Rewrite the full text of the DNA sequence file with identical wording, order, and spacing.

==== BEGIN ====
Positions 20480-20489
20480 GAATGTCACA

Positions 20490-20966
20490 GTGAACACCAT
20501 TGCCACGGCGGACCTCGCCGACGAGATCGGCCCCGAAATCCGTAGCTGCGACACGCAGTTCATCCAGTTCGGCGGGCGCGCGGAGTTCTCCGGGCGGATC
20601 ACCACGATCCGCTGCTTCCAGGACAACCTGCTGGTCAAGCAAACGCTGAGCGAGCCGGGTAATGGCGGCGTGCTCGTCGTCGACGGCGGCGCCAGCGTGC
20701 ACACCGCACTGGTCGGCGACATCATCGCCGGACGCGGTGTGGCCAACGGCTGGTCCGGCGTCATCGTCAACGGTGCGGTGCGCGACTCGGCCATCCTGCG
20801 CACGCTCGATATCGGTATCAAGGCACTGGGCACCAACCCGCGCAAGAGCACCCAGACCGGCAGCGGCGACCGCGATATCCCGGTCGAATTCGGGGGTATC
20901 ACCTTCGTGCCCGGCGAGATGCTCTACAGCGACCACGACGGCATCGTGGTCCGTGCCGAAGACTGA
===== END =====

Positions 20480-20489
20480 GAATGTCACA

Positions 20490-20966
20490 GTGAACACCAT
20501 TGCCACGGCGGACCTCGCCGACGAGATCGGCCCCGAAATCCGTAGCTGCGACACGCAGTTCATCCAGTTCGGCGGGCGCGCGGAGTTCTCCGGGCGGATC
20601 ACCACGATCCGCTGCTTCCAGGACAACCTGCTGGTCAAGCAAACGCTGAGCGAGCCGGGTAATGGCGGCGTGCTCGTCGTCGACGGCGGCGCCAGCGTGC
20701 ACACCGCACTGGTCGGCGACATCATCGCCGGACGCGGTGTGGCCAACGGCTGGTCCGGCGTCATCGTCAACGGTGCGGTGCGCGACTCGGCCATCCTGCG
20801 CACGCTCGATATCGGTATCAAGGCACTGGGCACCAACCCGCGCAAGAGCACCCAGACCGGCAGCGGCGACCGCGATATCCCGGTCGAATTCGGGGGTATC
20901 ACCTTCGTGCCCGGCGAGATGCTCTACAGCGACCACGACGGCATCGTGGTCCGTGCCGAAGACTGA